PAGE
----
This time of year, the pages of farm newspapers are filled with notices of farm sales. However, this year there are a lot fewer of those notices You might think in tough economic times farm sales would be on the rise. Joe Kessie, with Lake City Bank in Warsaw, says it is not the farm economy that is the factor, but the low interest rates that is keeping farmland off the market, “It used to be when a farmer retired he could sell his land and come to the bank and get a 5% CD. Well, you can’t get that anymore.”
Kessie says retiring farmers are turning to cash rent as a way of generating income, “They can still get a 2% to 3% return on renting their land to someone else. If they don’t need the cash right away, they will hold onto the land and let their estate deal with it.” As a result, not as many farms are coming onto the market.
Speaking of cash rent rates, Kessie sees rates coming down, but slowly, “Some operations have been able to make some adjustments.” He said the rental rates may not be coming down as fast as commodity prices have, but also said rate hikes also tend to be slower than sharp gains in prices. “We are in an adjustment period,” he stated.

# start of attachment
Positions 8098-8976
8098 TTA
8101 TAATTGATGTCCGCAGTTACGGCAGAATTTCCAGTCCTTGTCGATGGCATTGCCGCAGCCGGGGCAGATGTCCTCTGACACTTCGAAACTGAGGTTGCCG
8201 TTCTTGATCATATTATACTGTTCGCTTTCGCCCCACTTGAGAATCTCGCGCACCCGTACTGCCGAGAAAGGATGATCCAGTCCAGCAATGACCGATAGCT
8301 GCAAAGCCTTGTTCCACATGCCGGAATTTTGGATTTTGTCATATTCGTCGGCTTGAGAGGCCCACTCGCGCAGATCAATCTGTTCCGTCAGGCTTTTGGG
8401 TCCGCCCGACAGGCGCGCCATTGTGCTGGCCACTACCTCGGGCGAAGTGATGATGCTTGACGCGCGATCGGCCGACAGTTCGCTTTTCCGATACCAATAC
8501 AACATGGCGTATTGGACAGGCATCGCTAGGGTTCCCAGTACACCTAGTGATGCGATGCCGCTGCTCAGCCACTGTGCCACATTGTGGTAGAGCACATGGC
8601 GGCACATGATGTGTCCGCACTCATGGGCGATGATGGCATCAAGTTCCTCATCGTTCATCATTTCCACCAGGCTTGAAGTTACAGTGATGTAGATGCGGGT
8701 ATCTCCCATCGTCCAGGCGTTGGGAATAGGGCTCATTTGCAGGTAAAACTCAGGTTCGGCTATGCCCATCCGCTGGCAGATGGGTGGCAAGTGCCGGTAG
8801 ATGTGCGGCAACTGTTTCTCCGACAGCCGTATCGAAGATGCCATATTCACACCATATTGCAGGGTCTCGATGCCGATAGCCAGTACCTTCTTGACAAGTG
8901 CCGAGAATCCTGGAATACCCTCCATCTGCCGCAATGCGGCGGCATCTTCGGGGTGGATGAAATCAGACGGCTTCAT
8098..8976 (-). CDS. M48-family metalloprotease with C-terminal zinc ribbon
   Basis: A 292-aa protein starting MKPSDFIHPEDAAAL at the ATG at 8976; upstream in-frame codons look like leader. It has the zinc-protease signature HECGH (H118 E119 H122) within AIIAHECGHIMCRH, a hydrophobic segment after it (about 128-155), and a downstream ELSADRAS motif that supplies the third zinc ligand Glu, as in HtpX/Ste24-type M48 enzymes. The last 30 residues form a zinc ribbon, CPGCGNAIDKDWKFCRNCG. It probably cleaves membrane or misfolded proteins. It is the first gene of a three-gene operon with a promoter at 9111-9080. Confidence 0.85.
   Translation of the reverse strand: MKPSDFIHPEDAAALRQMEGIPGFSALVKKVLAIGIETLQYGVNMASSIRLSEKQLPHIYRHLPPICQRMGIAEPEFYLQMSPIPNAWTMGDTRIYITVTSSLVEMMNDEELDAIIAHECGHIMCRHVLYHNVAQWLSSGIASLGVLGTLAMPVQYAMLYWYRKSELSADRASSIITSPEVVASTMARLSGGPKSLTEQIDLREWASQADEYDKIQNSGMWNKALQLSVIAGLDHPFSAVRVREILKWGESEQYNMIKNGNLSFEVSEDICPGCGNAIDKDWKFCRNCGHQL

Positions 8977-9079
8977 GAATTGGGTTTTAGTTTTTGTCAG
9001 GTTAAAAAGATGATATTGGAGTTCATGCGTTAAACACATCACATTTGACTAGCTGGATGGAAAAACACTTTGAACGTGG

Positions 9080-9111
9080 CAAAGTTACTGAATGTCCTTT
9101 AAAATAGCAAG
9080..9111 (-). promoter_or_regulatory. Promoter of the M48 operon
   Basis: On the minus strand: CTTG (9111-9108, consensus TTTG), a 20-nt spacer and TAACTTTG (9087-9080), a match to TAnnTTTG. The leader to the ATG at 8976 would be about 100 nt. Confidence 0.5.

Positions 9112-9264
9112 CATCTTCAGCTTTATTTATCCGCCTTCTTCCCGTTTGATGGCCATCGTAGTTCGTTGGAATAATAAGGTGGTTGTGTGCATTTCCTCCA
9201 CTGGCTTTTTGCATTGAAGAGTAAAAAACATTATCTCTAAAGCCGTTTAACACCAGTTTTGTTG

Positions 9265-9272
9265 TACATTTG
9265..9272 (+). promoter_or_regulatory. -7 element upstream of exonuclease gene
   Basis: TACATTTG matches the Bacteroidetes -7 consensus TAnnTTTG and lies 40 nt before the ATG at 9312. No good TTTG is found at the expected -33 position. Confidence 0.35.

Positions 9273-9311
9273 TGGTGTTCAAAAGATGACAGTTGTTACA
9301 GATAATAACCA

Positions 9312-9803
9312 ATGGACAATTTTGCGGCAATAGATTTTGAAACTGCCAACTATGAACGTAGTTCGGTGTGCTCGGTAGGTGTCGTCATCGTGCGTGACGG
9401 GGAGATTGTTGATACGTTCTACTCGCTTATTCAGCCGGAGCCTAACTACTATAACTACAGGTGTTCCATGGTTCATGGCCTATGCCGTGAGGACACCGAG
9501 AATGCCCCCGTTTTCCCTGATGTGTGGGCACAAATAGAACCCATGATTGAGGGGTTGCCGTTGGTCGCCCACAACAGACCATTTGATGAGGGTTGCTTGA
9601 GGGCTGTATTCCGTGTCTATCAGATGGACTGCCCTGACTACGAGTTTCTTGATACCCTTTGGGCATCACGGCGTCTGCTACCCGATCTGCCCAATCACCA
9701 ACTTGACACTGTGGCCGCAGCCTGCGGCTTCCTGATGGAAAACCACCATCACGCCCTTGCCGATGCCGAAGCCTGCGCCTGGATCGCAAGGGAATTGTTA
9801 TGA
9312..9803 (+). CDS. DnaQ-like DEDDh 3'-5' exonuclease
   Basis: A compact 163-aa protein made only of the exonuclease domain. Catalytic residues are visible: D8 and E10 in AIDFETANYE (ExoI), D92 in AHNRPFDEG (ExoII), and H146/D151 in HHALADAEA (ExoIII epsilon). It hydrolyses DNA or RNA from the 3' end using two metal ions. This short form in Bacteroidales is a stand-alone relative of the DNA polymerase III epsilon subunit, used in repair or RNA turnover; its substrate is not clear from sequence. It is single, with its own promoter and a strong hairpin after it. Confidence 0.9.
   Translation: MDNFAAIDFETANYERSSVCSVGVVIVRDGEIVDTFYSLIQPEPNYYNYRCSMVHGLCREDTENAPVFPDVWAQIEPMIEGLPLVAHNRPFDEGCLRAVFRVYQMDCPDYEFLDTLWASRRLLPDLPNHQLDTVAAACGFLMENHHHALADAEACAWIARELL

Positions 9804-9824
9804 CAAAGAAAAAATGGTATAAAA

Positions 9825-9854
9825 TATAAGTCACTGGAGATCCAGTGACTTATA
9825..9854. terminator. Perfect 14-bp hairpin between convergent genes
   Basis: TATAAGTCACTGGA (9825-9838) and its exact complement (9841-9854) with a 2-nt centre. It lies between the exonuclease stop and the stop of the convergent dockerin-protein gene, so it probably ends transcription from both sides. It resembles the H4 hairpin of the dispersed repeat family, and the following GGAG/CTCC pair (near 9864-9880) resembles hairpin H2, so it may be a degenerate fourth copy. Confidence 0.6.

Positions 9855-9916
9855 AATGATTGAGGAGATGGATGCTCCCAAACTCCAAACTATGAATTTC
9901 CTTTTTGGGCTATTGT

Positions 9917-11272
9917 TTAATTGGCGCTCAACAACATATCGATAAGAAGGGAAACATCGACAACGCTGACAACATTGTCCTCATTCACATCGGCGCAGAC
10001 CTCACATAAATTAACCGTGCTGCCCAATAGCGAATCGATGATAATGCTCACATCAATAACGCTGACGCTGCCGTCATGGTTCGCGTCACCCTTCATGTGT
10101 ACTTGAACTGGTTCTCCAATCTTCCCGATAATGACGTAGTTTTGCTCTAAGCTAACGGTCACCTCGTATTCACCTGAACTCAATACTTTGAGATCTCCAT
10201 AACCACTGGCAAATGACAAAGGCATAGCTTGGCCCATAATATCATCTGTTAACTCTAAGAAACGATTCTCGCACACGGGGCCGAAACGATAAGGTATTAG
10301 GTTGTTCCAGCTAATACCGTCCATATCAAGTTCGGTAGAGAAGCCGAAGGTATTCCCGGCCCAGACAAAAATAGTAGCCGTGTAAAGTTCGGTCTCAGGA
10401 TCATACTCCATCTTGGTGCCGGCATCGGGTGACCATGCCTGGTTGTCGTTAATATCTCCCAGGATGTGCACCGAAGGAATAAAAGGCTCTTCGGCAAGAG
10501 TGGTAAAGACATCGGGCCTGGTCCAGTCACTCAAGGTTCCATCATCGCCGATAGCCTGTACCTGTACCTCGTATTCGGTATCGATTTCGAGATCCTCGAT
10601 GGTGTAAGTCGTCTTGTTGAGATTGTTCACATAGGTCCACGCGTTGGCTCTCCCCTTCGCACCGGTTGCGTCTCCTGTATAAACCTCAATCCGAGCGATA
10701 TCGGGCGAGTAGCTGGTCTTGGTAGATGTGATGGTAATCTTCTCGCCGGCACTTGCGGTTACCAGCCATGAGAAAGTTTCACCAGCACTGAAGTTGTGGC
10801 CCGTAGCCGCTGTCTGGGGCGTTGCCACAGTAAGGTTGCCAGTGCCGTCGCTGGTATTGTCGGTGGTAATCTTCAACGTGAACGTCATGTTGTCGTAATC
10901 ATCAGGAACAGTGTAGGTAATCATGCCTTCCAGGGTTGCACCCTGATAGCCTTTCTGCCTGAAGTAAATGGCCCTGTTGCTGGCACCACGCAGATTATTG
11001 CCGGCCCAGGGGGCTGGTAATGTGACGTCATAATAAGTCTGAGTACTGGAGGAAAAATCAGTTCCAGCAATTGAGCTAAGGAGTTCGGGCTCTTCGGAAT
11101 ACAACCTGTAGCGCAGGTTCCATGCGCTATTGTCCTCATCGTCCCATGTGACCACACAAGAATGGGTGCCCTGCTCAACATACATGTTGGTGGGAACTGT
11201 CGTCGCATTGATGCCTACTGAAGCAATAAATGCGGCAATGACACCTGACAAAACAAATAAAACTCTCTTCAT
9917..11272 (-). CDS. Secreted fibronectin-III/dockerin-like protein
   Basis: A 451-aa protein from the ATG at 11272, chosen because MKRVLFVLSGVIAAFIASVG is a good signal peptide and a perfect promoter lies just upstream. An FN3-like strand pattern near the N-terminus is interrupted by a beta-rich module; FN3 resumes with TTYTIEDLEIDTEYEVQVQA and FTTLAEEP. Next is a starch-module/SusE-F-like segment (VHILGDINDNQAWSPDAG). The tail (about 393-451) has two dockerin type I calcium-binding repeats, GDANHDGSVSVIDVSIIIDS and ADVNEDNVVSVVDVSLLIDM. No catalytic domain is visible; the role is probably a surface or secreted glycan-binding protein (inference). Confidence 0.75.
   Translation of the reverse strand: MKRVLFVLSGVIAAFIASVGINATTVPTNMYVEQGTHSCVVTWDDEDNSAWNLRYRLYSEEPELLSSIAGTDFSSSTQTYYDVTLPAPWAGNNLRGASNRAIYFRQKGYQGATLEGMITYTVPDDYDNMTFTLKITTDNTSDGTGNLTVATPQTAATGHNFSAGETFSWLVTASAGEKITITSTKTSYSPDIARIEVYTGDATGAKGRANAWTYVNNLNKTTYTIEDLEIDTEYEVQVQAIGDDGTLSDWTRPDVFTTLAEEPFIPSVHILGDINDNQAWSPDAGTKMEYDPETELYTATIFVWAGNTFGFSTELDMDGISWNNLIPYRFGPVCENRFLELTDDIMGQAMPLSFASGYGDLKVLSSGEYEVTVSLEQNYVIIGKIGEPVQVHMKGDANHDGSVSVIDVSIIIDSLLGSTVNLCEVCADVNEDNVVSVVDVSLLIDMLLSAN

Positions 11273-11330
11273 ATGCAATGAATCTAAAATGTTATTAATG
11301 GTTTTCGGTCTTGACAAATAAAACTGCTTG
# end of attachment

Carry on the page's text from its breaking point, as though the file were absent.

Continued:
Kessie worries that, with a continued decline in farm income, more forced sales of farmland could start to occur in the next few years, “We have not seen that yet and, as a result, it is a very quiet land market.”
While farmland sales are reported slow throughout the Midwest, on Thursday one of the largest parcels of farmland in Nebraska went on the auction block. At last report, the 28,000 acres had a top bid of $33 million.
Kessie, Senior Vice President and Regional Manager of Commercial Banking, was recently elected incoming chairman of the American Bankers Association Agricultural and Rural Bankers Committee, which works to advance American agriculture and the economic growth of rural America. Lake City Bank, a $3.6 billion bank headquartered in Warsaw, Indiana, is the fourth largest bank in the state.